Kristina Huang

Independent director Richard Ledes’ documentary Golden Dawn, NYC  was released two days before the start of this year’s World Cup games. As football fans donned regalia representing their favorite country, Ledes’ latest project offers a more ambivalent perspective toward displays of nationalistic identification. An early scene of the film takes viewers back to a windy day in March 2013, to the Greek Parade along Fifth Avenue. A faint tune plays in the background while the white noise of standing crowds leaks into the foreground. On this grey day Ledes interviews parade-goers about Golden Dawn, a far-right, neo-Nazi political party in Greece who are known for their vehement opposition to the presence of immigrants in the country.  The group has grown steadily since the financial collapse of 2008 and its ultra nationalist rhetoric has gained traction in Greece. The organization is currently represented in the Greek parliament. There were even rumors in 2012 that the group was establishing an official presence in Astoria, Queens, extending the group’s xenophobic and racist imperatives into one of the largest centers of Greek immigrants. Golden Dawn, NYC is part of Ledes’ ongoing interest in how financial insecurity informs racial identity. When viewed within the context of Ledes’ previous work, Golden Dawn, NYC is an iteration of how past forms of prejudice return and haunt the politics of the present.

But to return to the parade: as a young man sympathizes with Golden Dawn, Ledes’ camera shifts its focus to a standing float. It has a two-dimensional painting of Greek columns, surrounded by flags wildly fluttering in the March wind. A large US flag is present among multiple Greek flags. The flat, tranquil blue and white of the painting gestures at a bucolic past that is recirculated as a badge of nationalistic pride. Ledes’ camera lingers on this float, drawing attention to the parade’s expression of ethnic belonging that is at once imagined and palpable. The parade’s atmosphere is of course celebratory but anxious as well: Greece’s debt crisis dances on the minds of Ledes’ interviewees at the parade.

The parade segment exemplifies the documentary’s style of bricolage and it reminded me of a conversation I had with Ledes four years ago, prior to my brief stint as his assistant. I interviewed Ledes because I was interested in a short Youtube video he made in response to the 2010 earthquake in Haiti. The video, which pays homage to Haiti and its influence on US cinema, was conceived while Ledes was working on Foreclosure (2012), a horror film about a family who move into a haunted house that contains within its structure memories of an unsavory moment in US history. The earthquake in Haiti occurred while Ledes was shooting Foreclosure and the event sent Ledes’ back to thinking about the historical contexts for horror. Our conversation began with Hollywood representations of zombies and Haitian Vodou, which then moved into a discussion about the ways that financial crisis reawakens and interpolates myths of racial purity. As I asked him about the global connections between ghost stories and race relations, Ledes thought aloud about “whether [it’s] Germany in the 30s, or Yugoslavia in the 90s, or Iraq after the US invasion… a kind of splintering can happen in a culture, and people begin to feel these ghosts [prejudices] rise up.”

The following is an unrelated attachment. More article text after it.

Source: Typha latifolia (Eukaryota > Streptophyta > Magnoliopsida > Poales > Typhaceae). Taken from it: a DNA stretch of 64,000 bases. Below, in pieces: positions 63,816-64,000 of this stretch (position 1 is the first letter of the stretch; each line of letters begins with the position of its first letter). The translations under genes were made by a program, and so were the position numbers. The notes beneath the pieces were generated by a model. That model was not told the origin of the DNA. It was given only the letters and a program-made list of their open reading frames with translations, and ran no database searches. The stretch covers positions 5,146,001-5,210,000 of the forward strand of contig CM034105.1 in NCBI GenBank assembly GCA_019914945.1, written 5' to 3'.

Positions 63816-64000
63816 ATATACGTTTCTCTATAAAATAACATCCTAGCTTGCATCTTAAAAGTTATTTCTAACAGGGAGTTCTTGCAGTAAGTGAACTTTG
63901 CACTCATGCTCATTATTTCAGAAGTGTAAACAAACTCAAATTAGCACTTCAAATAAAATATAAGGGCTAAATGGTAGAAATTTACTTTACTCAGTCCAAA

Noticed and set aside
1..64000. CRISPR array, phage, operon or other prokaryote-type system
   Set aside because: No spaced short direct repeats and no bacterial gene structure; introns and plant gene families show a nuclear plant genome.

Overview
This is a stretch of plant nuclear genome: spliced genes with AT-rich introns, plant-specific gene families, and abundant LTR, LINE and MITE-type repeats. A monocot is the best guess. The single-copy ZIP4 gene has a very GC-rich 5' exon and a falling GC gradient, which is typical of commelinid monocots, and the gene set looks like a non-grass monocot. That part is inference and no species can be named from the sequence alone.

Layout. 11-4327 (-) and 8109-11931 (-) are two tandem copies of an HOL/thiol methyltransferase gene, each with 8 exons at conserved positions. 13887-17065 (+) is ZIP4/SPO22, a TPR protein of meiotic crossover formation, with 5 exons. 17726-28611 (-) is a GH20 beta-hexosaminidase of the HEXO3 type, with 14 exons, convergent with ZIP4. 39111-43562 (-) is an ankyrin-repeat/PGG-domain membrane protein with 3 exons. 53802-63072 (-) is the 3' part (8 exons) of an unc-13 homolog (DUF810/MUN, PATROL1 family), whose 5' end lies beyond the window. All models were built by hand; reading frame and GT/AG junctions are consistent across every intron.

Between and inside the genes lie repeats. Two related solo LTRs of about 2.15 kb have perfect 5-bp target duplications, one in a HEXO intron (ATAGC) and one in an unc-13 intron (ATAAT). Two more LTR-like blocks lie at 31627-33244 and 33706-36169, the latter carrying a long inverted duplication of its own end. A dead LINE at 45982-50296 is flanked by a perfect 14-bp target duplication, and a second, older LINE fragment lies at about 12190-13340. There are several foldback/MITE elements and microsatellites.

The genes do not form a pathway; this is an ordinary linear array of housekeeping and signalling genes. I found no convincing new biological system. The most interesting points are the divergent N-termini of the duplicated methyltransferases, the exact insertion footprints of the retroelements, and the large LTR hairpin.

In this latest project, Ledes takes horror into the realms of overt political critique and documentary filmmaking. In Golden Dawn, NYC, fantasies of racial purity inspire real horror. Ledes uses a clip from another documentary about the group, Konstantinos Georgousis’ The Cleaners (2012), which follows its members in the run up to the 2012 general election in Greece. The use of this clip stresses Ledes’ point about the violence underpinning fantasies of racial purity. The clip shows a Golden Dawn member, sitting with his fellows. The member asserts his xenophobic position on immigration and labor in Greece, which quickly boils into sadistic laughter: “We will turn [immigrants] into soap but we may get a rash....We will make lamps from their skin...[and] beads from their teeth.” As Ledes weaves this clip and the various voices from the Greek-American community into his own meditations on Greek immigration in the US, the documentary broadly asks: what does the presence of Nazism in Greece, a place historically associated with democracy, mean and how is it received by those who identify as Greek-Americans? While Golden Dawn, NYC grapples with the historical truths and the horror behind this presence, it is worth reflecting, too, on other immigrant communities in the US and how the politics of national belonging play out along US borders.  

Kristina Huang is a PhD student of the English Program at The Graduate Center, CUNY. She writes and teaches in New York City.

Image via The New York Post.